In 2015, anonymity has become an anomaly—unless your name is Swampy. Once an ubiquitous subject in underground scenes after a New York Times interview and highly successful sold-out solo exhibition in San Francisco, Swampy decided suddenly that it was best to retreat into obscurity and hide out indefinitely while the fame train rode out. Like his identity, why he made the choice remains a mystery...

Originally published in the October issue of Juxtapoz Magazine.

In 2015, anonymity has become an anomaly—unless your name is Swampy. Once an ubiquitous subject in underground scenes after a New York Times interview and highly successful sold-out solo exhibition in San Francisco, Swampy decided suddenly that it was best to retreat into obscurity and hide out indefinitely while the fame train rode out. Like his identity, why he made the choice remains a mystery. Four years later, the elusive artist emerged on Instagram, and soon after, announced a new book in conjunction with an exhibition titled NBD (Northbound). So where and what, exactly, was Swampy doing all those years? Well, that too will remain a mystery because not knowing is way more captivating.


While Swampy is best known for iconic images of cryptic skull-tusked creatures adorning various urban surfaces, on railcars and obscure places everywhere in between, his other talent lies behind a camera with the North American landscape in sight. Writing about NBD, Swampy explains, “I made these photographs on a trip across North America from Mexico to Alaska during the fall of 2010 to the summer of 2011. Most of the distance was traveled by freight train, some by highway and four days by barge.” Elegantly composed, his photographs convey a surprisingly tranquility and tell stories of intoxicating adventure, risks taken, life lived and memories materialized. —Austin McManus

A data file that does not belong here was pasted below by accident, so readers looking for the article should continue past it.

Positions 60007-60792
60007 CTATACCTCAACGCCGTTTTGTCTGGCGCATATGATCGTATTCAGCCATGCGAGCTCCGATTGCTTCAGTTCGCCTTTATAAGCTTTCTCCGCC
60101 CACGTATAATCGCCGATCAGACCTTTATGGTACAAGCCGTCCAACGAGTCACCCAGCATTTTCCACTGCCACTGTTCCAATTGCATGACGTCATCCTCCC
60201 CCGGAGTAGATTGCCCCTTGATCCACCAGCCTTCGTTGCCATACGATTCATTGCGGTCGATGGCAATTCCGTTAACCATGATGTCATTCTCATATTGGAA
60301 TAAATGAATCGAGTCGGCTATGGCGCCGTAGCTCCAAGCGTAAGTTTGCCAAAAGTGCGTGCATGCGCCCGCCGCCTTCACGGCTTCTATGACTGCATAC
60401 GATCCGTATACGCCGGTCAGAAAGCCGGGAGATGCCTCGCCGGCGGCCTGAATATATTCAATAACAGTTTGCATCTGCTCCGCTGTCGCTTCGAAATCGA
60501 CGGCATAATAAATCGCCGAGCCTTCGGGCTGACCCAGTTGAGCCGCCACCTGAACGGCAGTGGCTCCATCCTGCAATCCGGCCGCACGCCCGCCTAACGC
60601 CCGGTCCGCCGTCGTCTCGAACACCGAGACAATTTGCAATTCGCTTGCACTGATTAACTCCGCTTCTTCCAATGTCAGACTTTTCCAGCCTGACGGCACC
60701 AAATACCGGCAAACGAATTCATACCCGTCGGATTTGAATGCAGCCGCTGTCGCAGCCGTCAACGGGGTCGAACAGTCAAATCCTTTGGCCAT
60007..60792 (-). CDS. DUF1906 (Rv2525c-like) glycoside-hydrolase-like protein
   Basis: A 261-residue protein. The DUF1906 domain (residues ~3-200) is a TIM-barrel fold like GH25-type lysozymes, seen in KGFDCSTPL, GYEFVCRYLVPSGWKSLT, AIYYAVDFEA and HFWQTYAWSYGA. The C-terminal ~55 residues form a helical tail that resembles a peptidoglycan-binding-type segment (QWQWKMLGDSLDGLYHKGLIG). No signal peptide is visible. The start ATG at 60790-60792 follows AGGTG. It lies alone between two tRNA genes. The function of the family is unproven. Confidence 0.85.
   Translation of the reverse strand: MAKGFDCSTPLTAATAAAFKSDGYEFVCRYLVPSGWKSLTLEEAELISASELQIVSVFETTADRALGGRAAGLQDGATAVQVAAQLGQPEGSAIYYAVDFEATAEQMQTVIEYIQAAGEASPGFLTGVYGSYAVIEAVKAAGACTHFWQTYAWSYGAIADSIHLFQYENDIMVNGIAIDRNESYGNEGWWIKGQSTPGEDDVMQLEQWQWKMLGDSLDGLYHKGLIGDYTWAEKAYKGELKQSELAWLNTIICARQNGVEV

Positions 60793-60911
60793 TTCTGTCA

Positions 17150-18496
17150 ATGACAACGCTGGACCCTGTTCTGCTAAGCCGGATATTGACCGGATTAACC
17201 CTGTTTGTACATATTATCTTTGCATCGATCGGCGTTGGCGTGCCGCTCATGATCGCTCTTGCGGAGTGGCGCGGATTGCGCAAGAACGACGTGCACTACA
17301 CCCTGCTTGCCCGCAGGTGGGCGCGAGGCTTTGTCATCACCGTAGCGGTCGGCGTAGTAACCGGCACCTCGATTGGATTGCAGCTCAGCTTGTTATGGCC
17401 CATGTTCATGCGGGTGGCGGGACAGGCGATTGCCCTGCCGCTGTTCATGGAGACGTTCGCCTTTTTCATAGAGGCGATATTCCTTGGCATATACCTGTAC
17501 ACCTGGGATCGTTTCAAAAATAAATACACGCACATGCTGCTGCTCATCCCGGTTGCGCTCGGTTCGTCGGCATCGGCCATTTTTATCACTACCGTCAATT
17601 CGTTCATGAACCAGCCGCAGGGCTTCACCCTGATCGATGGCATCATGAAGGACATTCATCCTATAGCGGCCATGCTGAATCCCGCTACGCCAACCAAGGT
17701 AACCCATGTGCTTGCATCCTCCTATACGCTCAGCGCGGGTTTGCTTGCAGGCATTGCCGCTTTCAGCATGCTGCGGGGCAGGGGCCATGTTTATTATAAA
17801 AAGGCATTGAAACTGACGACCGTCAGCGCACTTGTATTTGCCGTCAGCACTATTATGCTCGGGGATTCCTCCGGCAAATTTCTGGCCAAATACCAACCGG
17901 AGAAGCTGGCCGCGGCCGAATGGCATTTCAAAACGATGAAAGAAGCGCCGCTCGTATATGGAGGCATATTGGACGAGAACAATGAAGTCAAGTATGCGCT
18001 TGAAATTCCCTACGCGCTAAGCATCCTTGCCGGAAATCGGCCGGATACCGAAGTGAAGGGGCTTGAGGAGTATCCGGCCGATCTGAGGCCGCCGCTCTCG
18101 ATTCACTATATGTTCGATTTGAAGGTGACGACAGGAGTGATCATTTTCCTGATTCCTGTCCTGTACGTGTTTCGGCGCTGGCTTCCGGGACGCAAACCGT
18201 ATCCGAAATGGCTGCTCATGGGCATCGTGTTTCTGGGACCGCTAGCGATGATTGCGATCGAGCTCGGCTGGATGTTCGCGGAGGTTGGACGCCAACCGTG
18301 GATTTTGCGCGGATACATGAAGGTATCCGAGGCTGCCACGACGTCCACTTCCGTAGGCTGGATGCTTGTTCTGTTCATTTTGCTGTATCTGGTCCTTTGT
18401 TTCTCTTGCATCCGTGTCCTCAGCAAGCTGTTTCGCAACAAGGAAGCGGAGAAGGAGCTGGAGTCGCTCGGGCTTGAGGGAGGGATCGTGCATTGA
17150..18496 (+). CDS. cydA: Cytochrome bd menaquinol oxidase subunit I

Swampy’s new book, NBD, is currently available at chandrangallery.com
 

“It is tradition to leave your mark in hobo jungles or, more historically, on water tanks when traveling by freight. A classic way to accent your moniker is to mark the direction you’re headed, such as EBD for eastbound or B.W. for bound west. I peppered the catch-out spots of the west coast with “NBD” tags that summer. Switching from one short line to another, I crawled up the foggy coast of British Columbia. Sleeping in the mud or the bottom of wet, rusty wood chip cars most nights slowly chipped away my morale. Getting dropped in a tiny trackside town along the way made a bad situation worse. Every low moment in the mud and rain, however, was made worth it by the excitement on the open water as the barge made its way across the gulf.” —Swampy

 

“Riding trains is mechanically and metaphorically a roller coaster, consisting of extreme highs and equally low lows. Floating into Alaska felt like looking down from the peak of a mountain to the trailhead where I began. From that high up, my route from Mexico seemed as straight as the tracks that carried me. Bound north from the start, these photographs are the product of a year spent crossing the continent on the North American criminal roller coaster.” —Swampy